Sonning lock is one of the prettiest and best kept locks along the River Thames. The lock house is adorned with colourful window boxes and containers of bright flowers are everywhere.
Very shortly after passing the lock I am off on one of my own small diversions. I turn right along a marked footpath and arrive at the beautiful flint-built church of St.Andrew. The church has been wondrously restored, and its walls stand out sharply from the surroundings. The churchyard is immaculately maintained, and each of the entrance gates to the church has a neat archway.
St.Andrew’s Church, Sonning
The village was once possessed its own Bishop, the church being one of the cathedrals of the ancient Saxon diocese of Ramsbury and Sonning. It later became the home of the Bishop of Salisbury.
Conveniently adjacent to the church is the wonderful “Bull Inn” which boasts a very attractive courtyard and tabled terrace. The sun is by now well over the yardarm so it is time for a couple of refreshers and a sandwich.
The village itself is a very attractive place. Narrow streets are lined with well-maintained old houses and it is a delight to wind my way back to the river bridge to rejoin the pathway.
The Bull Inn, Sonning
Sonning is a very ancient border village dating back to the earliest Saxon times. It used to mark the border between the ancient kingdoms of Wessex and Mercia, but now forms the dividing line between Berkshire and Oxfordshire. So specific is the boundary that there is a stone on the middle of the bridge marked with a vertical line to show the exact point where Berkshire changes to Oxfordshire.
The bridge is a beautiful multi-arched brick structure built in 1775. It is hump-backed in profile with the central arch being the largest, and the other arches tapering away on either side. The setting between the tree-lined banks is idyllic and has inspired many artists over the years to reproduce its beauty in many paintings and prints.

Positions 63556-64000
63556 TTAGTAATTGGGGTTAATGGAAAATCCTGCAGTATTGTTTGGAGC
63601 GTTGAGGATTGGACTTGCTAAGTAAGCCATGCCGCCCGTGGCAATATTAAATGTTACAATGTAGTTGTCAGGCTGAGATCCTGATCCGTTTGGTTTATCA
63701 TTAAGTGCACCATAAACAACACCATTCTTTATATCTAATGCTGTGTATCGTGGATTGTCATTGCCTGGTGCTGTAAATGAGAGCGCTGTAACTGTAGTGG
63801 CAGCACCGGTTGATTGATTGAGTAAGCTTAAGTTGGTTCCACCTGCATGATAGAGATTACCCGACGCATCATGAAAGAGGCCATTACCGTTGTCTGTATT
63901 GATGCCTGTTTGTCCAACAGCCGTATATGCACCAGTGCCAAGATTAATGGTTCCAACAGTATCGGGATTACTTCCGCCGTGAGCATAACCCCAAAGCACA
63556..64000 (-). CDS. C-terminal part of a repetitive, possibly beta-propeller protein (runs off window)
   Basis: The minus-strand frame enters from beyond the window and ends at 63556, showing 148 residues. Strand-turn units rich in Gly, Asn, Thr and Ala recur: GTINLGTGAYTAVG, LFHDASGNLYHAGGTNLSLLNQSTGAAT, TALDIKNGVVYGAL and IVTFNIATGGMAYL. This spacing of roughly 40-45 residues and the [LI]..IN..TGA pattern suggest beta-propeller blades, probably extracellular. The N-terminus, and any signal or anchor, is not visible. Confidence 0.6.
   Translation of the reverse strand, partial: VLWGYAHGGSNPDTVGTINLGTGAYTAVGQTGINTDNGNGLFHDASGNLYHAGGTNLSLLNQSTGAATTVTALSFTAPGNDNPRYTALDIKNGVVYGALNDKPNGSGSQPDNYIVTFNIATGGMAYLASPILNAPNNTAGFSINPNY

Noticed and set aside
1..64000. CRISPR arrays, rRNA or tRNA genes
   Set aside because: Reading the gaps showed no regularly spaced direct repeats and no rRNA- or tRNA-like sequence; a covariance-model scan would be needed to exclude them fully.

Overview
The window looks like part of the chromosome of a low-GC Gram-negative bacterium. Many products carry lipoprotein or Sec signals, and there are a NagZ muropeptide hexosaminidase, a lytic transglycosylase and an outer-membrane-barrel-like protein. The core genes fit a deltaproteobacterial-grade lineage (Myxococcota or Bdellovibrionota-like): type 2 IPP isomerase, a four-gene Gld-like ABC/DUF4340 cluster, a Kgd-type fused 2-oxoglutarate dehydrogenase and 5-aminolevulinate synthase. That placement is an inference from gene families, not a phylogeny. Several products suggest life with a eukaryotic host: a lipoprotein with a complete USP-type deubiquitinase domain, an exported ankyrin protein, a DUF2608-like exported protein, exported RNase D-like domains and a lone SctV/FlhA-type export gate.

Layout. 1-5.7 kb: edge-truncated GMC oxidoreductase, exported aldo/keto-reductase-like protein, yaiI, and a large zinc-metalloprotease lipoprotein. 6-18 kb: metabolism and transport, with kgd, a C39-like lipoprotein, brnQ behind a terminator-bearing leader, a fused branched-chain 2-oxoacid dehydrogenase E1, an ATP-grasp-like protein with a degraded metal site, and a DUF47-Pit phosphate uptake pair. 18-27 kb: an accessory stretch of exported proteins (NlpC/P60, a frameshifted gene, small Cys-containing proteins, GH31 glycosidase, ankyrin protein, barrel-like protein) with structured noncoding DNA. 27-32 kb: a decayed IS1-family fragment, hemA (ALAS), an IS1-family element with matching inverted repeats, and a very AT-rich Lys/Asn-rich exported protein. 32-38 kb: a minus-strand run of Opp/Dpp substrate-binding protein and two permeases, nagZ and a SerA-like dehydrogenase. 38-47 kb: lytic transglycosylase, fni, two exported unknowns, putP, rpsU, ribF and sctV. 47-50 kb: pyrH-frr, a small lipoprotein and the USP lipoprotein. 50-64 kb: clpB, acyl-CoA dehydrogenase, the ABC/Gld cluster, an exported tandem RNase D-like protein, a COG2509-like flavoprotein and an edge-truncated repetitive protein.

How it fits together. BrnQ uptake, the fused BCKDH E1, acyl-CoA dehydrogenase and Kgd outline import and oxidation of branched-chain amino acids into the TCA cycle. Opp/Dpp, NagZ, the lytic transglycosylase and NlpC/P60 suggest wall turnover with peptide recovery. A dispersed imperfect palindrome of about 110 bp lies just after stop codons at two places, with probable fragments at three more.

Sonning is the only bridge between Reading and Henley and consequently has a fairly heavy flow of traffic. There are traffic lights to control the vehicles, but pedestrians can cross over on the narrow footpath keeping tight to the wall.
Having spent some considerable time on the south bank of the river it is time to return to the north bank where I shall remain until Henley.
At the far end of the bridge there is an award-winning development. The old watermill has been completely renovated and converted into a theatre.
Three mills are recorded at Sonning in the Domesday Book, so milling had been a feature here for a considerable time. The Sonning mill expanded massively through the latter part of the nineteenth century and early twentieth century. However, even with all of the expansions to increase its output it eventually was no longer able to compete commercially with the massive new mill at Tilbury and it was closed down in 1969.
The mill remained empty for several years, and was then purchased by Tim and Eileen Richards in 1977. Together with Tim’s brother Frank they converted the old mill into a dining theatre, which took them four years to complete. The mill now boasts an award-winning 215 seat air-conditioned theatre with a restaurant.
The towpath continues across more meadows until the high ground of Shiplake starts to grow ahead of me. The pathway passes in front of the Shiplake College boathouse and carries on to Shiplake Lock. Here the towpath takes another of its annoying trips to the opposite bank, and the Thames Path cuts inland through Lower Shiplake.
In order to return to the river, the pathway follows a track behind some more VNH’s. Towards the end of the track one of the houses has a full miniature railway in its back garden, complete with its own little station. Unfortunately the owner is not playing with his pride and joy today so I continue onwards to the river, and a return to meadow land.
Garden Railway, Shiplake
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